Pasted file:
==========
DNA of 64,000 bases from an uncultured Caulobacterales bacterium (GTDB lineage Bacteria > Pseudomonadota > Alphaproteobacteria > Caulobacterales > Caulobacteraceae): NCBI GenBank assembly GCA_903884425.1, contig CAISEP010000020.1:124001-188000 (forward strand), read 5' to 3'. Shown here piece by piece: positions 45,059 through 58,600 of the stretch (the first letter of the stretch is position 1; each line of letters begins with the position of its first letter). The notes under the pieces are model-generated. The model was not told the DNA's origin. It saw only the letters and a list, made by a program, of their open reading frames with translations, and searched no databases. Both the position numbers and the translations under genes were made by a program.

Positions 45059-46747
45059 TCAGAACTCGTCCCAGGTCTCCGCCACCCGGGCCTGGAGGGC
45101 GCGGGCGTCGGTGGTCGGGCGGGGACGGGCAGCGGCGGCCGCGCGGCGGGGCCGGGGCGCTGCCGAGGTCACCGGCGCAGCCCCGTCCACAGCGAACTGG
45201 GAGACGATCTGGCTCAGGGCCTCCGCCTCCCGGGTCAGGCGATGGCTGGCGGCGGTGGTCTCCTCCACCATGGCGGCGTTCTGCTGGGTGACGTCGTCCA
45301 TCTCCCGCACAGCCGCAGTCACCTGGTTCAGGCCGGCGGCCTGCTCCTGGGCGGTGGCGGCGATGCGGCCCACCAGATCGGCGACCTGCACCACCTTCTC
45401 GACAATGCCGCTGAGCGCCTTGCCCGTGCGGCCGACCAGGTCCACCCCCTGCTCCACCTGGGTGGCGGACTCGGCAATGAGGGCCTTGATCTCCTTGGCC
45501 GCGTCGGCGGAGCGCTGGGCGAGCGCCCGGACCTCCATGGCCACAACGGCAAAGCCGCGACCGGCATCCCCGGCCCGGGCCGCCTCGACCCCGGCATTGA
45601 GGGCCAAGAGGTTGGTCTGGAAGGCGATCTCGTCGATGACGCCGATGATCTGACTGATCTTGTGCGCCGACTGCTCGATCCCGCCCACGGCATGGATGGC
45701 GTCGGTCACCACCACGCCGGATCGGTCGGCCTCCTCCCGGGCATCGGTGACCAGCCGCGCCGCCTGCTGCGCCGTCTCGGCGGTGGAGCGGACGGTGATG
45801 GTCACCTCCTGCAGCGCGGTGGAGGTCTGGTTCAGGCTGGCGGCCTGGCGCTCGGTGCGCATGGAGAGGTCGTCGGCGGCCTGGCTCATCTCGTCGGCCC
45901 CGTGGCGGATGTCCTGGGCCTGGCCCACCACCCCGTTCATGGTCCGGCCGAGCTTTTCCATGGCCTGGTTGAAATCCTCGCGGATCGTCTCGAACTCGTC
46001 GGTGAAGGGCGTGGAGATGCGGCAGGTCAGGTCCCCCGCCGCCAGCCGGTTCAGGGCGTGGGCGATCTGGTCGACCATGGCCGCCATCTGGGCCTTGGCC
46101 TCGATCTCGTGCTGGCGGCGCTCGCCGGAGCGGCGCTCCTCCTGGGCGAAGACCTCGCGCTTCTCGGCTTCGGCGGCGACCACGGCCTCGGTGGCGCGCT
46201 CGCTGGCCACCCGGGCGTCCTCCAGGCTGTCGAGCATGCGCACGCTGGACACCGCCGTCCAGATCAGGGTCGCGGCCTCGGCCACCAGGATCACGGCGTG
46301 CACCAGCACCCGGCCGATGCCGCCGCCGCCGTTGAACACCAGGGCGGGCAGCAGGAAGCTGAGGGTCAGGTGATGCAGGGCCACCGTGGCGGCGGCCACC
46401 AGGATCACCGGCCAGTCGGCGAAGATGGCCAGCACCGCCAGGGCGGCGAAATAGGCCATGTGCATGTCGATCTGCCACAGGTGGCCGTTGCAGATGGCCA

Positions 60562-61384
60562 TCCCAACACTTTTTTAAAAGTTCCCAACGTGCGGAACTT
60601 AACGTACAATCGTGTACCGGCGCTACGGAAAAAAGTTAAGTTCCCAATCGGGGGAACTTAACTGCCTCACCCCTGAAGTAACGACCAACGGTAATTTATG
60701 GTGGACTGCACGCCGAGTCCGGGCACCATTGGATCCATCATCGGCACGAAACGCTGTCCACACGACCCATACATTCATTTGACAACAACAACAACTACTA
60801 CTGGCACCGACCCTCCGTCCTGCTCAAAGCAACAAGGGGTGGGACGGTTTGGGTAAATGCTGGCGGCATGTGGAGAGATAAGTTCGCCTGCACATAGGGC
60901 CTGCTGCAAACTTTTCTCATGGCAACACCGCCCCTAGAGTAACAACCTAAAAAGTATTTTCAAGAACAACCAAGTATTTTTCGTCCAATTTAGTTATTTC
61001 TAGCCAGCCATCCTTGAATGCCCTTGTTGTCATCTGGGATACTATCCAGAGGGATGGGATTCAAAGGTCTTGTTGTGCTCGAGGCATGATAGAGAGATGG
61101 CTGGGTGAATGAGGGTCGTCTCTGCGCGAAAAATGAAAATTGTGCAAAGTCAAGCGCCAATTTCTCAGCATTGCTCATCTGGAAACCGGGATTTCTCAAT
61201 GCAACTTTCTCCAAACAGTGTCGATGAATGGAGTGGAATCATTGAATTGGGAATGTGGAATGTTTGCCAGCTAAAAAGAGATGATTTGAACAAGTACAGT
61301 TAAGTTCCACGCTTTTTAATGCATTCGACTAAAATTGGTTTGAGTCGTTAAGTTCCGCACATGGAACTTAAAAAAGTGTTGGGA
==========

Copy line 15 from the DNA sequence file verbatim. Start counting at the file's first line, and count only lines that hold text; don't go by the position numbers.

46201 CGCTGGCCACCCGGGCGTCCTCCAGGCTGTCGAGCATGCGCACGCTGGACACCGCCGTCCAGATCAGGGTCGCGGCCTCGGCCACCAGGATCACGGCGTG